EHe sat at the source, but he never tapped into it. Alexander Paz-Goldman never spoke to his mother about Auschwitz. She had been there. The number on her forearm testified to it. But her son would have none of it. “I hated her because she didn’t fight,” says Alexander Paz-Goldman in his living room in north Tel Aviv. The 67-year-old author of young adult books now thinks differently. But back then, as a boy, in the sixties, his mother and father seemed like weaklings. Whenever he heard them speaking Yiddish, their mother tongue, he shouted that they should stop. “It was the language of victims.” And Alex didn’t want to be a victim.
After all, Alex was a “Sabra”. People born in Israel sometimes call themselves that. It’s the Hebrew word for prickly pear, prickly on the outside, sweet on the inside, desert-worn. Alex identified with the young state in which he was born in 1955 to two Holocaust survivors, Lea and Eliyahu Goldman. Lea Goldman, born Lea Friedman in Poland, was the only one in her family to survive the Holocaust. What little her son knows about it today, he found out from documents after her death. His father, who came from eastern Poland, spent the war in a Siberian prison. The two first met in Israel and became a couple in 1954.
What was before was not a big topic in the family. Like large sections of Israeli society at the time, Alexander Paz-Goldman did not like to be reminded of the horror, not of the six million Jews who had been murdered by the National Socialists, not of the almost complete annihilation. “No one wanted to know.” The children of Israel had their own problems and had to assert themselves in several wars since the state was founded. They wanted to be proud of their country and not wonder why the German murder machine could run for so long and what humiliations and horrors had befallen their parents. Still, the past hung over the family – the father’s mental health issues, the mother’s sadness at the loss of her family, and the prisoner number tattooed on her arm.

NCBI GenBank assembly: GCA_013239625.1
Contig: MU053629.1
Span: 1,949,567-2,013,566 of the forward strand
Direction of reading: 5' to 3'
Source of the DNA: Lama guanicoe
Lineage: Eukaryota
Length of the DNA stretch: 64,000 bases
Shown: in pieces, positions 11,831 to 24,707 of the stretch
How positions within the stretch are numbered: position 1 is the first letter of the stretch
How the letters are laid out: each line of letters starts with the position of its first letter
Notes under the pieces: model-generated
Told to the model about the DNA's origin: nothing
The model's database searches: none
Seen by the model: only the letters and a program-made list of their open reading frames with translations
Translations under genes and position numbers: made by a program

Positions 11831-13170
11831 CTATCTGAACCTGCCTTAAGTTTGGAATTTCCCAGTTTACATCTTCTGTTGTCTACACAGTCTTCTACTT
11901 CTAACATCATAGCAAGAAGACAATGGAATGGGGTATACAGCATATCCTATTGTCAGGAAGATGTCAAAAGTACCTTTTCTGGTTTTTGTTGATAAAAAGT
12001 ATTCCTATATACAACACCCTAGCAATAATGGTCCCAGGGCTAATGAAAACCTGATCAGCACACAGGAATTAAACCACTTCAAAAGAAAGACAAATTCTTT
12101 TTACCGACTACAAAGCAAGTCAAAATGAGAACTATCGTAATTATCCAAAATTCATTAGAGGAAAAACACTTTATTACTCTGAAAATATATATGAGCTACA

“Attitudes towards survivors were really bad in the ’60s”
In 1953, Yad Vashem, an important Holocaust memorial, had been officially established in Jerusalem before he was born. But in society at large, survival was fraught with shame, and Alex preferred to keep his parents’ past a secret. “The attitude towards survivors was really bad in the sixties,” the author describes it today. It was assumed that the survivors had to be led like sheep to the slaughterhouse – an image that is now frowned upon. In Yad Vashem, for example, many plaques and testimonies from contemporary witnesses point to the insidious deceptions with which the camp guards steered the Jews into the gas chambers in order to murder them.
In the years after the founding of the state, several waves of immigration reached young Israel. Jews with roots in neighboring Arab countries, from Iran and North Africa, as well as the survivors who came from Eastern Europe. There was a lack of apartments. The state and agriculture were only just beginning to develop. Especially the survivors who had immigrated to Israel were poor. There were also physical ailments, often because of the imprisonment in the camp. The Goldmans also lived for a long time in one of the poorer neighborhoods of Ramat Gan, a suburb of Tel Aviv. Only when his mother received compensation from the Federal Republic for the imprisonment in Auschwitz in 1970 was the family able to move to a better area.
Lea Goldman sewed to support the family. One of the few testimonies Alexander Paz-Goldman heard from her was that a sewing machine saved her life in Auschwitz. “I never asked her why.” He suspects that, as a talented seamstress, she was forced to do comparatively lighter work, perhaps also for the uniforms of the Germans, instead of having to stand for hours in the cold at roll call like her fellow prisoners. History will remain in the dark. Lea Goldman has been dead for many years. And she left no diary, no memoirs, no personal memories of what happened.